Tammy, I so know what you are saying. I haven't had a drink since Jane died for the same reason. I have had to haul myself back from the brink of madness a couple of times since her death. Insanity runs in the family as well, so I am very careful there as well. And if I really let myself wallow it opens up the drinking and all the other demons I really do not want to fight with from inside the bottle/madness/whatever.

And Jane and I talked a bit. And I realized she is not disappointed in how I am handling this--that we always have a tough time with these early separations. Our souls have been linked for so many lifetimes...

I feel better today, but plan another early night. It amazes me what a single good night's sleep can do for me. And we will see what I feel like doing tomorrow.

But thank you all again for your advice and your kind thoughts.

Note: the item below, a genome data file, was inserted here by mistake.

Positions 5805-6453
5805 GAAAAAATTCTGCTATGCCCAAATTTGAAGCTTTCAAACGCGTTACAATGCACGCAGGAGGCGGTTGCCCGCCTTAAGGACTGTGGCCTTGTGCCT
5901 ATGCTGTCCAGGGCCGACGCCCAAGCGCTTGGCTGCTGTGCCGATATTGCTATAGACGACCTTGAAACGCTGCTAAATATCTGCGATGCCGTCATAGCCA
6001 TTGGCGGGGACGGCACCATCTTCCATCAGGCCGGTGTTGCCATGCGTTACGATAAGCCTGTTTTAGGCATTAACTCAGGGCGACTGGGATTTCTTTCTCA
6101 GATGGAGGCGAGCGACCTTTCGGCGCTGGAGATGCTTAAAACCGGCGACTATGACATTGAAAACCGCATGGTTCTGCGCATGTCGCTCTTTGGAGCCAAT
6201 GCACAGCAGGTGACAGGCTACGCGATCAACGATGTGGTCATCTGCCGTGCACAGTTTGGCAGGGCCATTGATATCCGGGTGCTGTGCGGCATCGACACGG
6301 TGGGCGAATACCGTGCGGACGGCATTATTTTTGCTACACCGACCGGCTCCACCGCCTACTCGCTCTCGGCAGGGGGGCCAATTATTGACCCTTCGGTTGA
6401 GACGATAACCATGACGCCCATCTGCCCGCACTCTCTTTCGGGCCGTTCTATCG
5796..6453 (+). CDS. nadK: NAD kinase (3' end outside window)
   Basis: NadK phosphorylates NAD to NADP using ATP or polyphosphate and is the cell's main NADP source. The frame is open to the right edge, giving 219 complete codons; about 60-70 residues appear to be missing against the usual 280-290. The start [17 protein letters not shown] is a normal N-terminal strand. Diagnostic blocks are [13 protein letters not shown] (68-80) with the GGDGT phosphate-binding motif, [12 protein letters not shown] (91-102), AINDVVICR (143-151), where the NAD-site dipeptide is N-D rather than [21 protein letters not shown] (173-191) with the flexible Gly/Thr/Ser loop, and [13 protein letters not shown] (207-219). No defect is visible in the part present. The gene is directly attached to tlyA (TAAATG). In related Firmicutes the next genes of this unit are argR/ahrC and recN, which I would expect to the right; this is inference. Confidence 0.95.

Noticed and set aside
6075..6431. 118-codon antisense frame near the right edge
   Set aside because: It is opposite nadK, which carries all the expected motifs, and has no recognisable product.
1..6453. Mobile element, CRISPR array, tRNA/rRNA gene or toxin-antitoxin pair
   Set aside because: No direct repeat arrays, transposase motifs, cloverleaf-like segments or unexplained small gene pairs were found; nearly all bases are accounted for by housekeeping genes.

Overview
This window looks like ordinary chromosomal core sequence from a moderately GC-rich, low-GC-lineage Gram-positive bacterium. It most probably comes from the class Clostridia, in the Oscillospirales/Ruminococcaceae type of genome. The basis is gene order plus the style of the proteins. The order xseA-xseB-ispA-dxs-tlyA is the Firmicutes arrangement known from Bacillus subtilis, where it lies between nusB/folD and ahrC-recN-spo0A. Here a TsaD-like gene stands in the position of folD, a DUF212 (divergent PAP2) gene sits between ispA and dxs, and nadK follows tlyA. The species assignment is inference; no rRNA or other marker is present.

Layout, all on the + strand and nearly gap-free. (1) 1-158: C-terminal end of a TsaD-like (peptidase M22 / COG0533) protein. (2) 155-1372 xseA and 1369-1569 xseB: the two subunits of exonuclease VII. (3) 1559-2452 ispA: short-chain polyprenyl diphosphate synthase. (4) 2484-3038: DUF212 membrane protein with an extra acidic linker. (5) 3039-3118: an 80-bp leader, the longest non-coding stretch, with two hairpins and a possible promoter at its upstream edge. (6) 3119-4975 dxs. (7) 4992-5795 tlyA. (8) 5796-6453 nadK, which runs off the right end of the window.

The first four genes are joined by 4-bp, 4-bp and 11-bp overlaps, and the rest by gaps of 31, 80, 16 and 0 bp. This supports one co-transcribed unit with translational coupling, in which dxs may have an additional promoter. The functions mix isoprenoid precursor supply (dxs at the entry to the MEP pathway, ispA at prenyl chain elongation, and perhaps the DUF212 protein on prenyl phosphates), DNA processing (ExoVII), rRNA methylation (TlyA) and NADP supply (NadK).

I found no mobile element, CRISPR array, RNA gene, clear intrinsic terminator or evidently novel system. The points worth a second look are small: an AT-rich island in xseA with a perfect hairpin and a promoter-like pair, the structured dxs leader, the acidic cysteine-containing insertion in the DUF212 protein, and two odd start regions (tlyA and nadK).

One more note to write, and then some sleep.

Peace,

Harry

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Friends,

Took it easy again today--other than doing some cleaning and getting the computer out of the bedroom. Putting it there in the first place was a mistake, but i thought I would have to hook it physically to the modem at the time. The modem turned out to be wireless, but i never had the will to move it--despite all the things I've read that say it is a bad idea.

I seem to be back on the upswing--though how long that will last is anybody's guess. One hour at a time today. One hour at a time.

I am going to make it another early night. Strange dreams last night about a building with Jane's name on it. Very strange--first time I remember ever dreaming something like that.

One last post to make--and then to bed.

Peace,

Harry

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Harry,

One of the things I learned in my grief journey was that you cannot circumvent grief...there is no way but straight through it. Sometimes our busyness can prolong grief because we're using activity as avoidance...but when all is said and done it is still there waiting for us and we have to deal with it eventually. Keeping busy is good...but it's also good to take time for ourselves and just breathe...cry, voice our feelings audibly or with pen or art. And it's okay to talk to them...no one will think we're nuts, and if they do, who cares?